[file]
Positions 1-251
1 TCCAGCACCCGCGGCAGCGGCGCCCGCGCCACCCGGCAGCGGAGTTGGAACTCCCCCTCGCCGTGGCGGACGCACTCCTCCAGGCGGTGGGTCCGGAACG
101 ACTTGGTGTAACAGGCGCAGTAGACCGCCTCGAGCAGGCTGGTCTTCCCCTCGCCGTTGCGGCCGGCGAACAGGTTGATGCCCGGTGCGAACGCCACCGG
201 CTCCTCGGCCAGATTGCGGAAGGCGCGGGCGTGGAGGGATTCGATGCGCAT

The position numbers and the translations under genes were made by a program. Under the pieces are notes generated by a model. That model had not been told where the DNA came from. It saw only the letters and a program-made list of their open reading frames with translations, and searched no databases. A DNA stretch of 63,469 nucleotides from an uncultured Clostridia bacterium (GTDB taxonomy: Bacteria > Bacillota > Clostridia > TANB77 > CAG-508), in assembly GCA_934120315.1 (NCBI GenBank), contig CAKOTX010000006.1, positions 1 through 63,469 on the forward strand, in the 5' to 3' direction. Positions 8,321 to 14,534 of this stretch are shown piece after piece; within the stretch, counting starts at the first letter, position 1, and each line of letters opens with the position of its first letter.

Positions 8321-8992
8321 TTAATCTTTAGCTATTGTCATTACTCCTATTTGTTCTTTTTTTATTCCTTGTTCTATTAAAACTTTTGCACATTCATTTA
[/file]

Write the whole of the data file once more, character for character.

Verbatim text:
Positions 1-251
1 TCCAGCACCCGCGGCAGCGGCGCCCGCGCCACCCGGCAGCGGAGTTGGAACTCCCCCTCGCCGTGGCGGACGCACTCCTCCAGGCGGTGGGTCCGGAACG
101 ACTTGGTGTAACAGGCGCAGTAGACCGCCTCGAGCAGGCTGGTCTTCCCCTCGCCGTTGCGGCCGGCGAACAGGTTGATGCCCGGTGCGAACGCCACCGG
201 CTCCTCGGCCAGATTGCGGAAGGCGCGGGCGTGGAGGGATTCGATGCGCAT

The position numbers and the translations under genes were made by a program. Under the pieces are notes generated by a model. That model had not been told where the DNA came from. It saw only the letters and a program-made list of their open reading frames with translations, and searched no databases. A DNA stretch of 63,469 nucleotides from an uncultured Clostridia bacterium (GTDB taxonomy: Bacteria > Bacillota > Clostridia > TANB77 > CAG-508), in assembly GCA_934120315.1 (NCBI GenBank), contig CAKOTX010000006.1, positions 1 through 63,469 on the forward strand, in the 5' to 3' direction. Positions 8,321 to 14,534 of this stretch are shown piece after piece; within the stretch, counting starts at the first letter, position 1, and each line of letters opens with the position of its first letter.

Positions 8321-8992
8321 TTAATCTTTAGCTATTGTCATTACTCCTATTTGTTCTTTTTTTATTCCTTGTTCTATTAAAACTTTTGCACATTCATTTA